When people talk about their more frustrating work-related problems, quite often the issue of time, or the lack of it, comes up. For many people, there is not enough time to get everything done and this can be a serious and chronic source of stress. It seems as though fixing this one problem might make a huge difference in many people’s lives and in their ability to enjoy their work and their leisure.
There have been various theories about why people in general seem to feel busier these days. The alternative explanations include an expanded workday, increasing family responsibilities, more options for so-called leisure time, and even the 24/7 nature of cell phone connectivity. From the data, it is not clear to me that there is any single explanation for this increased feeling of busyness among the population as a whole. But it is clear that certain demographic cohorts in particular are much more likely to experience it. Among these are working parents with children, business owners, and mid-career professionals.
Professor of Psychology Alex Szollos has put forward a very insightful and I believe useful idea. He suggests that chronic time pressure, that feeling of always being short of time, should be seen as an overarching concept that incorporates two related but distinct elements: 1) an objective element, in other words, an actual shortage of time relative to the demands placed on the individual; and 2) a subjective element, in other words, the subjective experience of being harried and rushed pretty much all of the time.
There are probably tens of thousands of time management books, consultants, techniques, and apps designed to help us manage the objective shortage of time; I do not have anything particularly useful to add to these.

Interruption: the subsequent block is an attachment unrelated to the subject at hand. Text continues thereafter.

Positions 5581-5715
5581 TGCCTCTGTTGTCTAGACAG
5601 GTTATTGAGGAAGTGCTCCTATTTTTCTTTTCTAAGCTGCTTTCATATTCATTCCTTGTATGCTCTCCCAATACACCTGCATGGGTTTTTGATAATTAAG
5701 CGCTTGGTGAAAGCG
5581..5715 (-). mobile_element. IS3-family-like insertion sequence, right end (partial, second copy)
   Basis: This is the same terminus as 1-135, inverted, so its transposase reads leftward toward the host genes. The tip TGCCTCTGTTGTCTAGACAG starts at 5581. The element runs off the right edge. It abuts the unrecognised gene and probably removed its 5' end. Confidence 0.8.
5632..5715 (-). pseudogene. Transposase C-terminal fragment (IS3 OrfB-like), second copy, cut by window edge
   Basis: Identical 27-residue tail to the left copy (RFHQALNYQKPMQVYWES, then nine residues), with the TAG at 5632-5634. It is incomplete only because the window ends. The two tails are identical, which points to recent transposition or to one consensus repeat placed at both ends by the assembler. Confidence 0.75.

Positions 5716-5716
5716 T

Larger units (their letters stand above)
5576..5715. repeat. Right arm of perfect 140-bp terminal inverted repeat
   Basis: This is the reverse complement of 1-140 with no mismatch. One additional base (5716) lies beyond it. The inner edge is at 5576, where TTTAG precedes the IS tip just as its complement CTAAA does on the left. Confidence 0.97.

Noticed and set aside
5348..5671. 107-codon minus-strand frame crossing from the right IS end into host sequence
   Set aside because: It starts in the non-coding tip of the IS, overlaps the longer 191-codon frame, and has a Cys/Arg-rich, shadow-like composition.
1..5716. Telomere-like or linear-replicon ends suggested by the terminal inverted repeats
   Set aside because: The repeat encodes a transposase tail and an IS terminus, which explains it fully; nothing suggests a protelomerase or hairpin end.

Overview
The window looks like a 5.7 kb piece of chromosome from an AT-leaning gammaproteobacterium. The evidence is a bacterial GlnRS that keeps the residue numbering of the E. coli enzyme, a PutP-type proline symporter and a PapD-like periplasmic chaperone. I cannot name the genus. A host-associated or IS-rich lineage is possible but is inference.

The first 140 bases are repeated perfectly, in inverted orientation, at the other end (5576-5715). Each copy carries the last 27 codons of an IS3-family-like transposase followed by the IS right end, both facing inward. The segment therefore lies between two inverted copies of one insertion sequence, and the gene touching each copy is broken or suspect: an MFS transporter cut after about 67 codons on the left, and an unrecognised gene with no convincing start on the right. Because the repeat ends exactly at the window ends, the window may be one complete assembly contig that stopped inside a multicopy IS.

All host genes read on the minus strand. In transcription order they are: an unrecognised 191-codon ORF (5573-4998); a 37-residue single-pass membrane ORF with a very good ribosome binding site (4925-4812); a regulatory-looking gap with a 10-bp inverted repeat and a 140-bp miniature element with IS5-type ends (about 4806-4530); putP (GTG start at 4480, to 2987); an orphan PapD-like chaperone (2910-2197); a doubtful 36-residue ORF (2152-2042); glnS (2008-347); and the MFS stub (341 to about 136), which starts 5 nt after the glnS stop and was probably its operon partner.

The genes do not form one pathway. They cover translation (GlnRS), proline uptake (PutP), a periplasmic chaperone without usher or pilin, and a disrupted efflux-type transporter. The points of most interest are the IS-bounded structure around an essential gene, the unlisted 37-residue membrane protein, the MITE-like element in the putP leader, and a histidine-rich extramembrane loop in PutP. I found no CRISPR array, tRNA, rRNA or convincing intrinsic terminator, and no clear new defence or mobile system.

It might, however, be worthwhile to discuss the subjective element.
The feeling of chronic time pressure can be that feeling of being harried and rushed and of never having enough time. It is not merely episodic – it does not go away after a critical deadline has been met or particularly busy week has passed. It seems to always be there; in other words, it is chronic.
This subjective feeling can be quite harmful. It prevents us from enjoying our leisure time. It seems to stand between us and our friends and family by keeping us from being fully present in our relationships. And it can be a serious distraction from our work and can keep us from performing well. It can also keep us from using our time efficiently and thereby make our objective lack of time worse.
This chronic time pressure is closely related to stress and, in fact, some people would say it is a subset of stress. In any case, many stressors are made worse by time pressure. And the dynamics of chronic time pressure can be similar to other forms of stress. This suggests that the tools that have been developed for handling high levels of stress may also be effective, in some cases, for dealing with it.
What Can Be Done?